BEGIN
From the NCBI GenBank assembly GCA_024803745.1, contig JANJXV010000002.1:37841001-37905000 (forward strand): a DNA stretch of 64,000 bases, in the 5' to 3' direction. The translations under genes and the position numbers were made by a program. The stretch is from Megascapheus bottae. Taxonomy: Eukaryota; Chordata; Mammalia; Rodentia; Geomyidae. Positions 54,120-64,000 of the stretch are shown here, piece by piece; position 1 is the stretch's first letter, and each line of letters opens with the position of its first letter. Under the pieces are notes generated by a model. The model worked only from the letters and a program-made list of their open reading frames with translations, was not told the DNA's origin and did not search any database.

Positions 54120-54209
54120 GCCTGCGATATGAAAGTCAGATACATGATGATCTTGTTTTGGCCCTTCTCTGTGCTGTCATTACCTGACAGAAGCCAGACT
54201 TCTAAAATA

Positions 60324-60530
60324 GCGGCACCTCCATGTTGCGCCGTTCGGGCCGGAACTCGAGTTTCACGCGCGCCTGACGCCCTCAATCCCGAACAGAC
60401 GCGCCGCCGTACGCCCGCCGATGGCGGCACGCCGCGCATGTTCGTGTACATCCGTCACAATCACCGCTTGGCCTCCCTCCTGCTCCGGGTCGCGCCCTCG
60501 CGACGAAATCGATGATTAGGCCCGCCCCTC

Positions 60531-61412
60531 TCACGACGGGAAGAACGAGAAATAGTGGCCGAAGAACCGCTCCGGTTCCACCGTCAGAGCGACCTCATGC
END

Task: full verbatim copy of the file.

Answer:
From the NCBI GenBank assembly GCA_024803745.1, contig JANJXV010000002.1:37841001-37905000 (forward strand): a DNA stretch of 64,000 bases, in the 5' to 3' direction. The translations under genes and the position numbers were made by a program. The stretch is from Megascapheus bottae. Taxonomy: Eukaryota; Chordata; Mammalia; Rodentia; Geomyidae. Positions 54,120-64,000 of the stretch are shown here, piece by piece; position 1 is the stretch's first letter, and each line of letters opens with the position of its first letter. Under the pieces are notes generated by a model. The model worked only from the letters and a program-made list of their open reading frames with translations, was not told the DNA's origin and did not search any database.

Positions 54120-54209
54120 GCCTGCGATATGAAAGTCAGATACATGATGATCTTGTTTTGGCCCTTCTCTGTGCTGTCATTACCTGACAGAAGCCAGACT
54201 TCTAAAATA

Positions 60324-60530
60324 GCGGCACCTCCATGTTGCGCCGTTCGGGCCGGAACTCGAGTTTCACGCGCGCCTGACGCCCTCAATCCCGAACAGAC
60401 GCGCCGCCGTACGCCCGCCGATGGCGGCACGCCGCGCATGTTCGTGTACATCCGTCACAATCACCGCTTGGCCTCCCTCCTGCTCCGGGTCGCGCCCTCG
60501 CGACGAAATCGATGATTAGGCCCGCCCCTC

Positions 60531-61412
60531 TCACGACGGGAAGAACGAGAAATAGTGGCCGAAGAACCGCTCCGGTTCCACCGTCAGAGCGACCTCATGC